When to Step Away

I have written a lot about therapy in my blog the last few months and I think I owe my cohort of five to ten leisurely readers some context about why I even bother engaging in this activity, and why I’m now contemplating a gentle exit from the process.

About 10 years ago, I had an extended period of low mood and agitation that I perceived was depression. I went to therapy and spoke to a psychologist about it for several session, then went to my general practitioner and asked for an antidepressant. He chose Cymbalta, which others have told me was a very stupid choice on his part, probably driven by successful Eli Lilly marketing towards him and his vast inexperience with mental health.

Anyway, I didn’t stay in therapy long and decided to exit the drug about 16 months later. It was fairly difficult to withdraw from it. Things were fine for several months, but then I started to have panic attacks that were directly related to an awful job I took working communications at the Chicago Public Schools. I started seeing a psychiatrist soon afterwards and he put me on Lexapro to manage the anxiety.

I stayed with this psychiatrist off and on for the next five years, both for medication management and talk therapy. He was helpful in a crisis, but honestly, I thought he kind of sucked as a therapist on balance. He’d routinely forget things I’d told him and become noticeably bored in sessions. I felt like I had to come up with material for each session just to keep him engaged. He was also oblivious to my long-running concern that the Lexapro was damaging me, causing me to be emotionally blunted. I was gaining weight continually and that was making me more lethargic and disengaged from the world.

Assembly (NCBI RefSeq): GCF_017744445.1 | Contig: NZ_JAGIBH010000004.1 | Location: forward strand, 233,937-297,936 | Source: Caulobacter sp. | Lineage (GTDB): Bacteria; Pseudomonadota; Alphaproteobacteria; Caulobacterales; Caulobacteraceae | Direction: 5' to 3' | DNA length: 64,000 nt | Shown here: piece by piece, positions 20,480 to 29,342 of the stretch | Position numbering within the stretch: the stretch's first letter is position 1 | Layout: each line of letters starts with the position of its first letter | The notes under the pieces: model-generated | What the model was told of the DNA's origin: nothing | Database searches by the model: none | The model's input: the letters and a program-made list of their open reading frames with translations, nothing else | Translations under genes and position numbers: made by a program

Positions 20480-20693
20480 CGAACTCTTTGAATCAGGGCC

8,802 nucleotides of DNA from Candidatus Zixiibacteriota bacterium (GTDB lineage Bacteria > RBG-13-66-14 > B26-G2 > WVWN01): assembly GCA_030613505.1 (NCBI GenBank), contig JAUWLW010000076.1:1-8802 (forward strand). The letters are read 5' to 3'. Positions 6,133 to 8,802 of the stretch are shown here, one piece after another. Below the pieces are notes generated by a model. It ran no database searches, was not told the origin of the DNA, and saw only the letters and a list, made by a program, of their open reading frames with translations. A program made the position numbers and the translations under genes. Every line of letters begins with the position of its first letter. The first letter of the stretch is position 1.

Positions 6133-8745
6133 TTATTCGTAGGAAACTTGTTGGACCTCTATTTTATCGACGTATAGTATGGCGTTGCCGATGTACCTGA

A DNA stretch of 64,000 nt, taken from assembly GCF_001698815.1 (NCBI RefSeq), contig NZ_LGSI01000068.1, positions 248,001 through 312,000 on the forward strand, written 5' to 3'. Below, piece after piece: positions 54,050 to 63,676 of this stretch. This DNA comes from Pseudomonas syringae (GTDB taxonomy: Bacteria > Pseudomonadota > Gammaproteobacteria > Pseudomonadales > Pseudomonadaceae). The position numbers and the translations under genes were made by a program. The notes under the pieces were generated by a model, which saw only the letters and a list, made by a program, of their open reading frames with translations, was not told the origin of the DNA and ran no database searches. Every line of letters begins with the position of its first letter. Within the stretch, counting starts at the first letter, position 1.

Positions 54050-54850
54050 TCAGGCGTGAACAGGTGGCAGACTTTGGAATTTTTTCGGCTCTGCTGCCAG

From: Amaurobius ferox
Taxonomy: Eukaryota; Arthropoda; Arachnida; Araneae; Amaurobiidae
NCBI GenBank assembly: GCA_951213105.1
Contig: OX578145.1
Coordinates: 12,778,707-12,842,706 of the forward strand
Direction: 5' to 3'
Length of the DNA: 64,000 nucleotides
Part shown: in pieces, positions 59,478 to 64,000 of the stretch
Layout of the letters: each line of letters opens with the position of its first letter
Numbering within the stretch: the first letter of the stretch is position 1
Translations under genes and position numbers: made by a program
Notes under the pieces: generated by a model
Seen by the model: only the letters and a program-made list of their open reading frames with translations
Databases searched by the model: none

Roughly four years ago, I stopped therapy with him. I stayed on the prescription, however, for two more years. Then in May 2018, I suddenly decided that I was going to take my fourth shot at getting off Lexapro (previous attempts had been a disaster — weening off just didn’t work for me.) I went cold turkey and simultaneously went on a highly restrictive low carb diet, under the theory that my body would be so pissed off at the lack of food, it might not even notice the change in dopamine levels.

It worked and a virtuous cycle in my life commenced. I lost more than 50 pounds and have been able to keep it off due to diet and exercise. I had succeeded in the past with rapid weight loss, but never before had I been able to make is sustainable. My career rebounded shortly afterwards, I started to become more at ease socially. And then I decided, roughly a year ago, that it’s probably a good idea to keep an eye on the depression and anxiety even though I’m not currently suffering from them, so I sought out a therapist.

Yadda yadda yadda, I’m on my third therapist in that string now. But it’s ok, as a whole, the process has been helpful. Now, doing CBT work, I’m starting to think that I have a good enough tool box at my disposal to handle any future risks of depression or anxiety. With a little more practice, I think I’ll have the CBT skills down. Then the question will become, why keep doing this?

And the answer is — there is no reason. It’s time to stop. A return to therapy ultimately fulfilled its purpose. I’m no longer afraid of slipping back into a dark mood or setting off a series of panic attacks. I’ve overcome the emotional blunting — if anything now, I need to keep my emotions in check. There will always be big issues in my life to manage, but I don’t need someone to hold my hand as I confront them. I certainly do not need therapy to help manage other people in my life, especially those not in therapy. It is up to them to manage their own mental health.

I am a firm believer in the Socrates statement that the unexamined life is not worth living. But there are many ways to examine life outside of a clinical setting. I have become at risk of making psychology a hobby, and that doesn’t seem healthy to me. So, in the near future, I’ll walk away and I’ll feel good about it.

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